**Strat Fan, January 1992**

**Predicting SOM Card Ratings**

By Bruce Bundy

Card
prognostication is a Pandora's Box to avid Strat players. Newspaper statistics
alone will cripple you at draft time. It's time to give our Stratfans the
ability to convert published statistics into SOM numbers.

Beware! Such
knowledge has been found to lopside and destroy leagues of all tenure. Use with
discretion.

Be patient! To
bring every-body along, we'll play it one game at a time. First, we will lay a
firm foundation in math basics.

Be alert!
Harold Richman isn't writing this column. There are hundreds of aspects to deal
with in card forecasting. With your help, we can expect a 95 percent accuracy
in all formulas presented here. This is a knowledge pool. If you've got a good
formula or idea, let us know.

A bit of
warmth from this journalist: I'm 36 and I've played SOM for 20-plus years. My
wife has two children and myself to deal with as I work 100 hours a week, then
brave the fires of SOM countless times. I have all SOM football cards from '67
to *'85 *and my buddy has all the
baseball cards.

Forecasting
SOM cards accurately is an edge, not a guarantee. The game is all in the dice.
If they roll your way, you win; if they don't, you lose.

You've been
warned: It's time to open Pandora's Box.

**ELEMENTARY SOM**

There are 216
different chances each at-bat

Each card has
six columns of numbers ranging from 2 to 12. Three dice are rolled. One die
(the indicator die) blindly chooses one of the six columns. Each column has an
equal opportunity to be chosen.

The other two
dice are added. There are 36 different ways two six-sided dice lay on *a *table for a result (1&1, 1&2,
l&3, l&4,

l&5, l&6, 2&1,
2&2, 2&3,2&4, *2&5, *2&6,
3&l, 3&2, 3&3, 3&4, 3&5, 3&6, 4&1, 4&2,
4&3, 4&4, 4&5, 4&6, 5&l, *5&2, *5&3, 5&4, 5&5, 5&6, 6&1, 6&2,
6&3, 6&4, 6&5, 6&6). Each one of these rolls is a chance.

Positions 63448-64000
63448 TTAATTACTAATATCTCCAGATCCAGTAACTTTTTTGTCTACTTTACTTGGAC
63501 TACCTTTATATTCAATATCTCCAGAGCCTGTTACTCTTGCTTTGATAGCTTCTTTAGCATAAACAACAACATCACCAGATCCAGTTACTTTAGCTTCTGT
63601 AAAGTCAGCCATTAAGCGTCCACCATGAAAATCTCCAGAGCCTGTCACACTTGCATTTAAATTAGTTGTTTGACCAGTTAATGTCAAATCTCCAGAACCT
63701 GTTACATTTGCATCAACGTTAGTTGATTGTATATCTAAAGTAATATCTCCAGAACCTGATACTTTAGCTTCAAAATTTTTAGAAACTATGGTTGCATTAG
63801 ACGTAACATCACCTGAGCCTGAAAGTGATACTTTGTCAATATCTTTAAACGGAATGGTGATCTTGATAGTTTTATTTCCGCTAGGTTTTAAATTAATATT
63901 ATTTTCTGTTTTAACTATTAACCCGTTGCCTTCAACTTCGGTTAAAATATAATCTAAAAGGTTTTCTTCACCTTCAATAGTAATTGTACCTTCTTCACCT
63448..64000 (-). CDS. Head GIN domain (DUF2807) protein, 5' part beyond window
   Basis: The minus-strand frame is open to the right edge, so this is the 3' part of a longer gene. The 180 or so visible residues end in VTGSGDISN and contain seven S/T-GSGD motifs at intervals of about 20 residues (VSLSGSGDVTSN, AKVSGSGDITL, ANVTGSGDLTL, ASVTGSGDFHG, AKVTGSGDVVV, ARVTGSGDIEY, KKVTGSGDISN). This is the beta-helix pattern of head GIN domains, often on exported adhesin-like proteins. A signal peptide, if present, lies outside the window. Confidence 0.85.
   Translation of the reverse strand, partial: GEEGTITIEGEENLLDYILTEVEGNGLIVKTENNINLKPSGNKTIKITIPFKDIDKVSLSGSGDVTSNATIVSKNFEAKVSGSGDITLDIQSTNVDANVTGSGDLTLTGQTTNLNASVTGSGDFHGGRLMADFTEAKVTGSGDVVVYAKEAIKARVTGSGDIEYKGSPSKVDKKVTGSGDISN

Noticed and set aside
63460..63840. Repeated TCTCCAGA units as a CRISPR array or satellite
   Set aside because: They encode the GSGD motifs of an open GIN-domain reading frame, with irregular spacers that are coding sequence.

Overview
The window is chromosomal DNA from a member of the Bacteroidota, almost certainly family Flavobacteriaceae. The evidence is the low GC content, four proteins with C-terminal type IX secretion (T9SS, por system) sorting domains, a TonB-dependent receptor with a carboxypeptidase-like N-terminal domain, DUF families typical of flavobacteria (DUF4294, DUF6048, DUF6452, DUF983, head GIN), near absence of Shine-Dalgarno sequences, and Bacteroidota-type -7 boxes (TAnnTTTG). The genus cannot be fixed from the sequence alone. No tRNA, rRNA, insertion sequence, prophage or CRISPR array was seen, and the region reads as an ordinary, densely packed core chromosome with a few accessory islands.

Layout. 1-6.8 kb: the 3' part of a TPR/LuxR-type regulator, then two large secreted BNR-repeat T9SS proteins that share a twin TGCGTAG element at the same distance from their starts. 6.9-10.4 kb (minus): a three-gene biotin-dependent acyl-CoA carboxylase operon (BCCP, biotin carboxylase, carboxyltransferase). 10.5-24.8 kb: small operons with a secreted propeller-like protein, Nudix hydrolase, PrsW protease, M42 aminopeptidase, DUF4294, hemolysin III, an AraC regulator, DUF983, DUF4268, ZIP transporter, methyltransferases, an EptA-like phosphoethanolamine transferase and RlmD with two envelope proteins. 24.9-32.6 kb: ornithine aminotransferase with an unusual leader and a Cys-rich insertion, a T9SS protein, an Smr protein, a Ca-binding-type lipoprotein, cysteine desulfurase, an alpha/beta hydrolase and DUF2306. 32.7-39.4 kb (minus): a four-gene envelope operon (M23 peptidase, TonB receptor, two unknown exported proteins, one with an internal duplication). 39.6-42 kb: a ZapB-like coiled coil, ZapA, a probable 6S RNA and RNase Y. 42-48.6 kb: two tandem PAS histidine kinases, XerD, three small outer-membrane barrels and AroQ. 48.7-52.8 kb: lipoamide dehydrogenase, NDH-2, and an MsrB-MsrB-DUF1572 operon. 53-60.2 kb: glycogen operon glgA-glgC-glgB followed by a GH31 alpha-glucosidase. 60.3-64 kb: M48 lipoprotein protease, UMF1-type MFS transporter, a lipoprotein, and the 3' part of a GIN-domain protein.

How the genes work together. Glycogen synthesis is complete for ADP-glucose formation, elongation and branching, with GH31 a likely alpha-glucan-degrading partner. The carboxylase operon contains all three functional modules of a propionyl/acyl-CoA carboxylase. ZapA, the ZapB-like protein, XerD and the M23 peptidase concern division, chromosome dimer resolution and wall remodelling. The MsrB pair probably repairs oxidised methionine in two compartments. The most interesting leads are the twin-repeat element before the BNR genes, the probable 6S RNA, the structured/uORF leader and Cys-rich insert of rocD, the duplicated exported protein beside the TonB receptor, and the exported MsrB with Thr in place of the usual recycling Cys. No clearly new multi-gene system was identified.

**SOM “CHANCES” **

**Dice Roll Chances**

** 2 1 chance**

** 3 2 chances**

** 4 3 chances**

** 5 4 chances**

** 6 5 chances**

** 7 6 chances**

** 8 5 chances**

** 9 4 chances**

** 10 3 chances**

** 11 2 chances**

** 12 1 chance**

There are, for
example, six chances for two dice to equal seven (l&6, *2&5, *3&4, 4&3, 5&2, 6&l). The two dice will
always equal 36 chances. The indicator die works in conjunction with the two
dice to form six columns of 36 chances, or six times 36, which equal 216
chances. Additional procedures, such as 1-20 split card draws are subchances.

In SOM
formulas, desired results will be either in chances or subchances. Walks, for
example, are chances. They never require an additional roll. Hits require an
occasional split-deck pick. Hits are subchances.

Here are Cal
Ripken's final statistics for his MVP 1991 sea-son:

**AB H 2B-3B-HR HBP W IW** **650 210 46- 5- 34 ** **5
** **53 15**

**K SB-CS DP E**

** 46
6-1 19 11**

This is enough
information to predict a fairly accurate card. Non-mainstream data such as HBP,
IW & GIDP are important, but not essential, to squeak by.

Data, however,
is the key. Cards are based on entire league standards. Baseball Weekly issues
of Oct. 31, Nov.14 and Nov. 21 provide deep information (but *no *intentional walks). Lefty-

righty information will be required
in the same format when forecasting advanced cards.

**FORMULA #1: WALKS**

**WALK=**

**(((W-IW)*216)/(AB+(W-IW))-9**

An SOM
batter's walk equals (((Walks minus Intentional Walks) times 216) divided by
(At Bats plus (Walks minus Intentional Walks))) minus 9.

How it works:
This walk formula is more than 20 years old. Walk must be determined before any
other batting chance. The importance of intentional walks cannot be
underestimated. If data for intentional walks is not available, use the
Baseball Weekly to get the top 10 intentional walked batters for each
division, then subtract 5 percent from the walks for the rest of the major
league batten:

**Walk= (((W*.95)*216)/ (AB+(W*.95)))-9,**

The
"-9" at the end of the formula reflects the nine walks that appear on
an average pitcher's card. When access of all statistics are available, a more
articulate number can be achieved using AL and NL league ABs, Walks and
Intentional Walks with this formula:

**AL WaIk=(((W-IW*216)/ AB+(W-IW)/2.**

For the 1991
season, figure -9.1 AL and -8.7 NL. Other aspects, such as HBP, do have an
effect, but will be analyzed later.

Finally, round
the result from the formula to the nearest whole number. Ripken's result is 2.8302326, 50 his walk is
3. If it were 2.4999999, go with the 2. That's Strat.

This formula
has as 95 per-cent accuracy rating, the highest rating this formulator will
give. Knowing the league stats are soon, next month will cover subchances hit,
double, triple and home run.

Any comments?
Write:

Bruce Bundy, 4474 Outlook
Dr., Brooklyn, OH 44144.

**a**